To comply with GDPR there are three primary things you need to do.
Getting consent prospectively is not terribly difficult. One key is to resist the temptation to require people to opt out of your lists or to automatically add them after doing business with you. To send marketing messages you must have permission. The best practice is a “double opt in” feature where you send each person who signs up a confirmation email that they must click to finally be added to your list.
What about all those email addresses you already have on your list? They have been gathered over years. You may not know or remember how those email addresses were gathered. Some people have chosen to send everyone who might possibly be in the EU—in some cases, everyone on their list, an invitation to proactively confirm they’d like to continue receiving their messages. Others have simply purged old names and email addresses for which they don’t have a clear record of how they were acquired.
Additionally, when a customer asks to know what information you store about them, you’ll need to be able to tell them exactly what you’ve recorded. When a customer asks to be forgotten, you’ll need to either purge all their data or anonymize it. You are allowed to keep information that is required for compliance with other record-keeping regulations in your jurisdiction, as may apply to financial and other transactions.
If you’re like me and you’re not a coder or web-designer like Hinds, this all sounds very intimidating. She pointed us to two affordable tools that will help you comply.
The first is the GDPR Framework WordPress Plugin. This plugin will integrate with most WordPress sites and will help you implement your GDPR compliance. One great feature of this tool is the price: free.
Another tool that is somewhat more robust but is still affordable is iubenda.com. This site is a legal compliance site that for an annual fee of $27 will help you get a legally compliant policy. Using a TurboTax-style process, it will help you build a policy that describes what you are currently doing. When you’re finished, they provide a snippet of code that you can install on your site to get compliant.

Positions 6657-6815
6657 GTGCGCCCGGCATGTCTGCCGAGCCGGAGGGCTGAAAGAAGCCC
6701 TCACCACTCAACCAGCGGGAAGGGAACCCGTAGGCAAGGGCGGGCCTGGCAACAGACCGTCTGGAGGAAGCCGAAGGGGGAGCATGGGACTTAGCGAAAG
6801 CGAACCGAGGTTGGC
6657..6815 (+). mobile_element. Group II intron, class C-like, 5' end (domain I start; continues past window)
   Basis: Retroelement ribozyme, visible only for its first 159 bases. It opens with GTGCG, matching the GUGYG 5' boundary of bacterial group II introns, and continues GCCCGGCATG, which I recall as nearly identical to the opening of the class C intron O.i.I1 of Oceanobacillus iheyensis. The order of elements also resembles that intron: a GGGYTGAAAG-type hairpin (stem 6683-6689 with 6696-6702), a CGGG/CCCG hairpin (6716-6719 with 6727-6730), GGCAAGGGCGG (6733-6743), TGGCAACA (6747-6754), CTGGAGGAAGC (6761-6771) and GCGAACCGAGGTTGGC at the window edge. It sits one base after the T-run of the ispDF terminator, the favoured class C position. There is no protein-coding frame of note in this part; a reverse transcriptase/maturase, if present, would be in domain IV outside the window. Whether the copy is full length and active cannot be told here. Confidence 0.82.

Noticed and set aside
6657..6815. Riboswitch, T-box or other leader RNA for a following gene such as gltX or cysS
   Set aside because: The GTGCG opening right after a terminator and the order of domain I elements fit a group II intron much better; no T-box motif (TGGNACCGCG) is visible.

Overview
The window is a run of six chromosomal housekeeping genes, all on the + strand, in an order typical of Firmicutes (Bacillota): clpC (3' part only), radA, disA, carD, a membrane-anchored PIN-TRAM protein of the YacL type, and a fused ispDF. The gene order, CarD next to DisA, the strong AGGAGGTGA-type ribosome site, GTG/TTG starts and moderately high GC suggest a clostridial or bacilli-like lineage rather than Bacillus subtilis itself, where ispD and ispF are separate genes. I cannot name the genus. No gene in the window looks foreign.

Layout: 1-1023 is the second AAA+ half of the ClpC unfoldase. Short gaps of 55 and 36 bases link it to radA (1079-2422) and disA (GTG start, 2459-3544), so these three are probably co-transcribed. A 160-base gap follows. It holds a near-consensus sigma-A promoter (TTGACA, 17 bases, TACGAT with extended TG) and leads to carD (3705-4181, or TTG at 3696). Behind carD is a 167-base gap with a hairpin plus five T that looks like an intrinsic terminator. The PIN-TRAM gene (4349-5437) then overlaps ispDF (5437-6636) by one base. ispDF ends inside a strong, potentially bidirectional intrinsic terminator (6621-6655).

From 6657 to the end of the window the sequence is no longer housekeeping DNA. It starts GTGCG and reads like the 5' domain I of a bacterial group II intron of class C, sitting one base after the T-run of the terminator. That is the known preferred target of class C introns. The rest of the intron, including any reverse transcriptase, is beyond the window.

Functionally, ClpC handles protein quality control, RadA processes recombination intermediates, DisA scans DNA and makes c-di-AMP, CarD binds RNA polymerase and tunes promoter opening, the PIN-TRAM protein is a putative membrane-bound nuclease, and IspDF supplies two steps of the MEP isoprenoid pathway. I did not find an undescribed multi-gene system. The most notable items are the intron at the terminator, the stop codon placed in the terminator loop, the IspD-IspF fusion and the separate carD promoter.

Even with these tools, the process may sound intimidating. For those with resources, firms like Road Warrior Creative can help you. For those with limited budgets, investing the time to figure this out is worth the effort it requires.
As Hinds says of these rules, “I just think this is good customer service. When you provide people with information about the data you’re using, you’re collecting on them and why you’re collecting it or say that you have cookies on your website and you’re transparent about that, I think people generally are going to appreciate that.”
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Devin is a journalist, author and corporate social responsibility speaker who calls himself a champion of social good. With a goal to help solve some of the world’s biggest problems by 2045, he focuses on telling the stories of those who are leading the way! Learn more at DevinThorpe.com!